I think that after the last few recipes that I have written for this blog, it’s about time that I did a bit of baking again. Although I have really focussed on savoury food recently, baking is how I got into cooking in the first place and still is a real passion of mine. I just love the happiness that a cake or other baked good creates in people. Even those like me without a real sweet tooth often can’t resist a slice!
I bit off a little more than I could chew with this recipe though. I had been wanting to have a go at making macarons for quite a while, but being relatively out of practice and slightly blase about how tricky they might be, I found them a real challenge. In hindsight this is really no surprise; the immaculate macarons that appear in patisseries are perfected and laboured over for years before getting right - what sort of chance was I going to have on my first go!? My first effort was far from perfect, with the finished macarons a little cracked on top instead of that lovely flat glossy look. But practice makes perfect, and I will definitely try again.
For the base of this recipe I turned to Felicity Cloake’s ever useful Guardian column. It was reassuring to find that she also had problems with her efforts, and I was intimidated by the amount of flack that she received from the macaron police in the comment section. But as a guide or introduction to a dish I find columns like hers very helpful, and from there you can change ingredients to suit what you are making.
Her original recipe is posted on the Guardian website here:
Instead of the chocolate flavouring used by Felicity, I went for something a little different. I love using raspberries in desserts, especially where anything meringue based is concerned. A meringue topped with whipped cream and stewed raspberries is often the perfect end to a summery meal. To incorporate them in this recipe I thought that dehydrating them in a low oven and them powdering them would work. This would intensify the flavour of the berry, and at the same time remove the chances of liquid getting into the macaron mixture and destabilising the finished result. Lemon thyme works really well with berries in sweet dishes, and I left the leaves whole so that the odd leaf could be seen on the surface (back off you macaron purists!)...
Despite the imperfections they went down a storm and were quickly devoured. Surely that’s what baking is really all about.
Makes about 20
2 tbsp lemon thyme, leaves picked and left whole
130g ground almonds
170g icing sugar
150g egg whites
120g caster sugar
Pinch of salt
For the filling:
150ml double cream
2 tbsp icing sugar
1 vanilla pod
2 tbsp caster sugar
1 lemon, juice only
The night before baking, line a baking tray with greaseproof paper and scatter 125g of the raspberries on top. Put into a low oven heated to 60-70ºC and leave overnight. In the morning the raspberries should be completely dried out. Tip the raspberries into a small food processor or coffee grinder and blitz until you have a fine powder. Add the thyme leaves and set aside.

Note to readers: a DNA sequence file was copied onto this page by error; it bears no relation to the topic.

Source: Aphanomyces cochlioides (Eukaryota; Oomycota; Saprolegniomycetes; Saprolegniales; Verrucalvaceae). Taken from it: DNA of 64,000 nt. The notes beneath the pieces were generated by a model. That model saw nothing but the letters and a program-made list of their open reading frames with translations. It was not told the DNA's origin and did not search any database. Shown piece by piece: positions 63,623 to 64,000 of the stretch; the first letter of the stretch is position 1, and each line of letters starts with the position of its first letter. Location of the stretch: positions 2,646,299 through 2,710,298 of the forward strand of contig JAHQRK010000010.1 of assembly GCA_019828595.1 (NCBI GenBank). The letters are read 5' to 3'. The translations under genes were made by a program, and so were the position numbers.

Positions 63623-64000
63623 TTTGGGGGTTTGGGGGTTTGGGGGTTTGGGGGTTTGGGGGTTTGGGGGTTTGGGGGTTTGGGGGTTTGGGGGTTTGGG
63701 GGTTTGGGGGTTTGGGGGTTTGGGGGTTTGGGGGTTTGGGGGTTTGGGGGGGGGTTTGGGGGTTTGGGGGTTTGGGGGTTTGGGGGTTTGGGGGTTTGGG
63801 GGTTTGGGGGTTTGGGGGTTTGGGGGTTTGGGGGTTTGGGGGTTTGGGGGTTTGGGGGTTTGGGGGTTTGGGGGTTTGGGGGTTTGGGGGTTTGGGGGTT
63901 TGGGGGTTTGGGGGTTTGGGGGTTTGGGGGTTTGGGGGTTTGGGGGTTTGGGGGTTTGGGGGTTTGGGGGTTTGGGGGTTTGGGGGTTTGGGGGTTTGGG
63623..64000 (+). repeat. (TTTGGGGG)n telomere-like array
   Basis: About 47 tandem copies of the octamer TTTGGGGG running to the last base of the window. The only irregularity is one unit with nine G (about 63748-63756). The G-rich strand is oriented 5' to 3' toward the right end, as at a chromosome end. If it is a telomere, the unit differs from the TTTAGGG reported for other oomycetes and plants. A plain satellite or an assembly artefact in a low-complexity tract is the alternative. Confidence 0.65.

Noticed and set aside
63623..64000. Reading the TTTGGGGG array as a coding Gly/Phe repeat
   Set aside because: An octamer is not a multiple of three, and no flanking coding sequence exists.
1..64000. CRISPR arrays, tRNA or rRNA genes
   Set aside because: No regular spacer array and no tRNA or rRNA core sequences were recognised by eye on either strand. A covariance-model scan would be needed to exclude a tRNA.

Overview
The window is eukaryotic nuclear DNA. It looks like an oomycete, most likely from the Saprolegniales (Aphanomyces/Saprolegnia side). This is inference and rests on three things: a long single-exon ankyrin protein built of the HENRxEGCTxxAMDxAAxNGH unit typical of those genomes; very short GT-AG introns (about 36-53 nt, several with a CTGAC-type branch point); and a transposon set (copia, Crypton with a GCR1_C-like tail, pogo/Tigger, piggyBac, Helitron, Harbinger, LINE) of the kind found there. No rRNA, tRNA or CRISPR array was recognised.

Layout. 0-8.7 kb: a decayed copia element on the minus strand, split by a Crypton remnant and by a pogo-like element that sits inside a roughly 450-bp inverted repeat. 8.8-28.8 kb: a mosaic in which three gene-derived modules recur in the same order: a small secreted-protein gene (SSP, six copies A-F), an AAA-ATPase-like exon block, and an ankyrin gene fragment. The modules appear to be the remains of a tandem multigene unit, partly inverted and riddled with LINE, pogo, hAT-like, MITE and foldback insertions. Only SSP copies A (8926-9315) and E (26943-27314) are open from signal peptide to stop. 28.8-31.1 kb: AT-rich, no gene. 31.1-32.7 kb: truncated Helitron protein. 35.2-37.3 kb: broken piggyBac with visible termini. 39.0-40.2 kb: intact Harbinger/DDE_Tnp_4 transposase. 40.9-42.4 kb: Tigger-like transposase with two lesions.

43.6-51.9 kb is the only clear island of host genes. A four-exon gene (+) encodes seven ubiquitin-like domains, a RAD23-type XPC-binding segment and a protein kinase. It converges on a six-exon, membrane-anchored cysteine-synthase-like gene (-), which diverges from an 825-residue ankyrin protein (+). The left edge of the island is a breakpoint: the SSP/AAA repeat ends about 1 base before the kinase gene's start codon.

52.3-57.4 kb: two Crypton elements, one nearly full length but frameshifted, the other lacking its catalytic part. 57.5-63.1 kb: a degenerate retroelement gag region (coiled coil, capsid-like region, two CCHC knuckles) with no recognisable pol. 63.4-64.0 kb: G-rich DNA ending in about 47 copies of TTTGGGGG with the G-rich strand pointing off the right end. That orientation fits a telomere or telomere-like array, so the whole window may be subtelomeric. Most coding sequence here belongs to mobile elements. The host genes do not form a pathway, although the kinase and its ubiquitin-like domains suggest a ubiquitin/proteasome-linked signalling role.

Line 2 baking trays with greaseproof parchment. Using a pencil, draw 3cm circles a couple of centimeters apart (I used the top of a squash bottle for this). This will really help with the piping later. Set aside until needed later.
Sieve the almonds, icing sugar and raspberry powder together into a bowl and set aside.
Weigh out the egg whites and pour into a large bowl. Using an electric whisk, mix the egg whites until they reach soft peaks then slowly add the caster sugar, a little at a time. Whisk on a high power until the meringue goes shiny and thick and forms stiff peaks. To test this, you should be able to tip the bowl upside-down without the contents tipping out.
Fold in the icing sugar, almonds, lemon thyme and raspberry to the meringue, then mix well to knock out a little of the air. Spoon the mixture into a piping bag and carefully pipe inside the circle templates on the baking sheet. Try to keep the piped macarons as flat as possible, you don’t want little peaks rising from them. Once all the circles have been filled, drop the baking tray onto the surface from about 6” a couple of times, which will help knock the bubbles out. Leave to rest for between 45mins - 1 hour.
Preheat the oven to 170ºC (Fan).
After the macarons have rested and formed a skin, carefully place in the oven for 17 minutes. Open the oven door a couple of times during this cooking time to help the steam escape. Once cooked, slide the macarons on the greaseproof paper onto a cooling rack and leave to cool completely.
While the macarons are cooling make the filling. Put the remaining raspberries, the lemon juice and caster sugar into a small saucepan and cook on a medium-low heat for about 10 minutes, until the sugar has dissolved and a lot of the juices have escaped from the raspberries. Sieve the mixture into a bowl, pushing down on the raspberries with a spoon to get all of the liquid.
Pour the liquid back into the saucepan and bubble away on a medium heat for a couple of minutes, until it thickens and forms a syrup. Remove from the heat and allow to cool.
Scrape out the seeds from the vanilla pod and place in a medium bowl with the double cream and icing sugar. Whisk until soft peaks form, then fold in the cooled raspberry syrup. Spoon into a piping bag.
Gently peel the cooled macaron halves from the baking sheet with a palette knife. Pipe a little of the filling mixture onto one half and sandwich carefully with the other. They will be quite crunchy if eaten straight away, but will become very soft, light and chewy if put in the fridge for a couple of hours. Devour at will.